As exam time draws nearer it is easy to feel anxious and panicky – everybody does. Keeping on top of A Level revision is no easy task. Maybe you don’t know where to start, maybe you get easily distracted (a sudden urge to tidy your room? clean out the rabbit? visit your Granny three counties away?) or perhaps you just feel overwhelmed by the enormity of your task.
Never fear - there are some ways you can make the run up to exams a little easier for both the person taking the exam, and those that have to live with them!
Discipline: You will have had a lot more freedom to study at your own pace in sixth form but this can lead to problems. It is important to keep your eye on your goal and stay focused.
Plan: Know what needs to be done and plan for it in advance
Play: Remember to take some time out and enjoy what you are doing - just make sure the balance is right!!!
Peace and quiet: When you do play be a loud as you like and blow off steam, but when it’s time to study we recommend you find somewhere peaceful and quiet where you can focus your mind. It is also a good idea to choose a space that you associate with study so it is easy to get started and not become distracted.
Try not to stress: if you find things are getting on top of you, don’t let the stress build up. There are lots of things you can do to de-stress; you may want to talk with friends or family about what is bothering you - ‘a problem shared…’ Meditation is also good to unclutter your brain and get you back on track. Exercise is a great de-stressor!
When should I start? It is recommended that you start your prep no later than 6 weeks prior to the exam. You will need to start studying subjects you find a little harder first to get more study time in. Draw up a schedule and stick to it.
Tutor: If you know you need good results in certain subjects to move into the career you have a chosen, KalliKids strongly recommends the use of a Tutor, especially if you struggle in the subject. Never be embarrassed to ask for help, especially if it means you will achieve your goal!
Do you have all the notes you need to revise? If you have missed some classes you may be missing notes to revise from. Check with your teacher or try the BBC’s Bitesize site.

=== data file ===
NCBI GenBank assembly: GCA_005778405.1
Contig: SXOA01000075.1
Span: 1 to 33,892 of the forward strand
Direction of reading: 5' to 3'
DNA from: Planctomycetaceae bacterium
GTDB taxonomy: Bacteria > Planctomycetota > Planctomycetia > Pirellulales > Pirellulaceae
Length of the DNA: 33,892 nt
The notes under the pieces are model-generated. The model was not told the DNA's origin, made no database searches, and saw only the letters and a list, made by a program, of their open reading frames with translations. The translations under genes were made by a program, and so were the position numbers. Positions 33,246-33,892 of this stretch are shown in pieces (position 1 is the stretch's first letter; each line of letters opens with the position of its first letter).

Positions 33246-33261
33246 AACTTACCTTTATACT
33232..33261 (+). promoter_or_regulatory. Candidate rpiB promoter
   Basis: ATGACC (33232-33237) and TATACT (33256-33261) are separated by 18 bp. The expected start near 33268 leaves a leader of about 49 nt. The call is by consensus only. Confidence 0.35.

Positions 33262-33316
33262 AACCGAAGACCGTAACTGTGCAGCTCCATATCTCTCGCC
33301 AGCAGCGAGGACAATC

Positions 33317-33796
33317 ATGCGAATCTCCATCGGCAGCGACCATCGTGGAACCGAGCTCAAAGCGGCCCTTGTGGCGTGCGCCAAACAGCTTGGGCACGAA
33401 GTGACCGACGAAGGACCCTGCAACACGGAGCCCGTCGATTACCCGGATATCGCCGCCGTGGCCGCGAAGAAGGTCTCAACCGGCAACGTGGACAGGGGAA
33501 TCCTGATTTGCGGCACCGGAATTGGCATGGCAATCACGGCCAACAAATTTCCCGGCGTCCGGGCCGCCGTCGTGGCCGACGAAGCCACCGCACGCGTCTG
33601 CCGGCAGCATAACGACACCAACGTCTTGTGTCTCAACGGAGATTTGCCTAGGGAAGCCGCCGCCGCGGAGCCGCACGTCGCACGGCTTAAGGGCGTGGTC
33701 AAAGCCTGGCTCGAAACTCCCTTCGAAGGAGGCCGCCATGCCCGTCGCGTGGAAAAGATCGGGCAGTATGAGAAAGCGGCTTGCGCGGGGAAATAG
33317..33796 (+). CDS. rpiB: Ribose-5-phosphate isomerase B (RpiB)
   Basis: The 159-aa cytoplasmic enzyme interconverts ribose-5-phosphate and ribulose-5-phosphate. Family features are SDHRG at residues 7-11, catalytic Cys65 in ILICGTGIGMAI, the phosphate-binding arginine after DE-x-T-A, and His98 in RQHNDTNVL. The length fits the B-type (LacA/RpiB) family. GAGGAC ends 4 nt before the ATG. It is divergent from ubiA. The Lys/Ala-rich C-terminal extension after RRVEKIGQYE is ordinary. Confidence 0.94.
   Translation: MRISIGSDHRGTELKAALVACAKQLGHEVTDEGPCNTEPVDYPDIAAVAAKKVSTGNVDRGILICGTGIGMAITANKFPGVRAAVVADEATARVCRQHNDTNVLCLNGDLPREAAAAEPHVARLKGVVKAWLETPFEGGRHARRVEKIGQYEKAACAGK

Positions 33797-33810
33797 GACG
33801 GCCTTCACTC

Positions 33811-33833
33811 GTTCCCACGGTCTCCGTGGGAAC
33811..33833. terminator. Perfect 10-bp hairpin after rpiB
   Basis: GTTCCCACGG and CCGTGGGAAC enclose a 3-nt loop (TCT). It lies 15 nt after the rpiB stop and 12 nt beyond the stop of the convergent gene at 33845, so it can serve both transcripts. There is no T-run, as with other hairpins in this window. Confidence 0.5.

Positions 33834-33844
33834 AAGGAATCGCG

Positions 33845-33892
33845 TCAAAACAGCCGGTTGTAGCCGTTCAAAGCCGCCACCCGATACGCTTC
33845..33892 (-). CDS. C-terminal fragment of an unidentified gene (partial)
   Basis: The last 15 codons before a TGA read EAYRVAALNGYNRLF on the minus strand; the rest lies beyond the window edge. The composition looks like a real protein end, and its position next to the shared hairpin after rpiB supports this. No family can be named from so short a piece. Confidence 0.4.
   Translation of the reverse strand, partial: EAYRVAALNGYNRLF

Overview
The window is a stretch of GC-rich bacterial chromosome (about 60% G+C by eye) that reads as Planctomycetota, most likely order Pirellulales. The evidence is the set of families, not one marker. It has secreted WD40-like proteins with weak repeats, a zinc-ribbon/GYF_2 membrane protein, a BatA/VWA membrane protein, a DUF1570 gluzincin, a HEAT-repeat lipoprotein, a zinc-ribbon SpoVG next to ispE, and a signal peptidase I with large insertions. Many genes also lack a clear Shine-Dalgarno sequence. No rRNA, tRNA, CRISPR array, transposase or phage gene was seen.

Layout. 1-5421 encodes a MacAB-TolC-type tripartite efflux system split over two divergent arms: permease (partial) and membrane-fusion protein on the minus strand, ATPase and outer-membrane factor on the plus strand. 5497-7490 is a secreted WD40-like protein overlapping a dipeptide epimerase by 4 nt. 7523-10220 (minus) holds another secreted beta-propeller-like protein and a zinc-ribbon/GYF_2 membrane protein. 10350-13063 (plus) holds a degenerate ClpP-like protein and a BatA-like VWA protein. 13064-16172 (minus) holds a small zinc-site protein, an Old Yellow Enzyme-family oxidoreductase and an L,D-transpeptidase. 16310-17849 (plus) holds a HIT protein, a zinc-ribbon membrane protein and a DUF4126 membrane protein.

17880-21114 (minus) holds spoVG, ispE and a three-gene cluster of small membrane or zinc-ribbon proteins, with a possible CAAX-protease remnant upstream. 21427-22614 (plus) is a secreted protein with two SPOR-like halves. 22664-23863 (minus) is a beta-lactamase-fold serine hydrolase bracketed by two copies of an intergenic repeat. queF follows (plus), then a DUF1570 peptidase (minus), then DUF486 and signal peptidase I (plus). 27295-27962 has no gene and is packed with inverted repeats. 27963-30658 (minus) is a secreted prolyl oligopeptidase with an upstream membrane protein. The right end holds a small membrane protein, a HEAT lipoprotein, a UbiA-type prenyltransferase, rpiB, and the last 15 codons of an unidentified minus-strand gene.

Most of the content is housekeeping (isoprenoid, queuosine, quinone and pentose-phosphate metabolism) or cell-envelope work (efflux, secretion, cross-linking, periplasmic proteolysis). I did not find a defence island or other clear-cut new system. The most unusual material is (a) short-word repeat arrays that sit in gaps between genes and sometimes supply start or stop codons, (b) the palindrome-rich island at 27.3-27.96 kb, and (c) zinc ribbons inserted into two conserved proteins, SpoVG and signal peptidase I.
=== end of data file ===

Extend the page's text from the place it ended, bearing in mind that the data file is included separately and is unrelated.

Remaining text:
Old exam papers: you can get hold of old papers to give you a feel of what the exam will be like - this does not mean these questions will be on your paper!!
Oh and don’t forget to go to classes!
A good tutor will be able to guide you and your child through exam prep and subject matter, spot areas of weakness and be able to use techniques that make the subject clearer as well as helping you and your child prepare for the exam. When choosing on a tutor for your child you may wish to consider the following:
Do you need to provide stationery or equipment? Do these need to be purchased before the lessons start?
Are there any text books that you need to order or pay for in advance?
AQA –One of the leading providers of GCSEs and A Levels. Used by most secondary schools and colleges in the UK.
Edexcel – Considered the UK’s largest awarding organisation, they offer both academic and vocational qualifications and testing to schools and colleges.
OCR (Oxford Cambridge and RSA Examinations) – Over 13,000 centres choose OCR for their A Levels and GCSEs.
AS (Advanced Subsidiary) Level and A (Advanced) Level qualifications will generally take two years to complete full-time, however they are also available to part-time.
There is no minimum qualification required to tutor at home in the UK at present, however we would recommend you ask to see copies of qualifications held.
Exam time can be very stressful for children and young adults, especially if a chosen career path requires good results in a subject they find challenging. The use of a tutor at this time will give them the tools required to do the best they possibly can, whilst building their confidence for the exam.
Exam Preparation tips.
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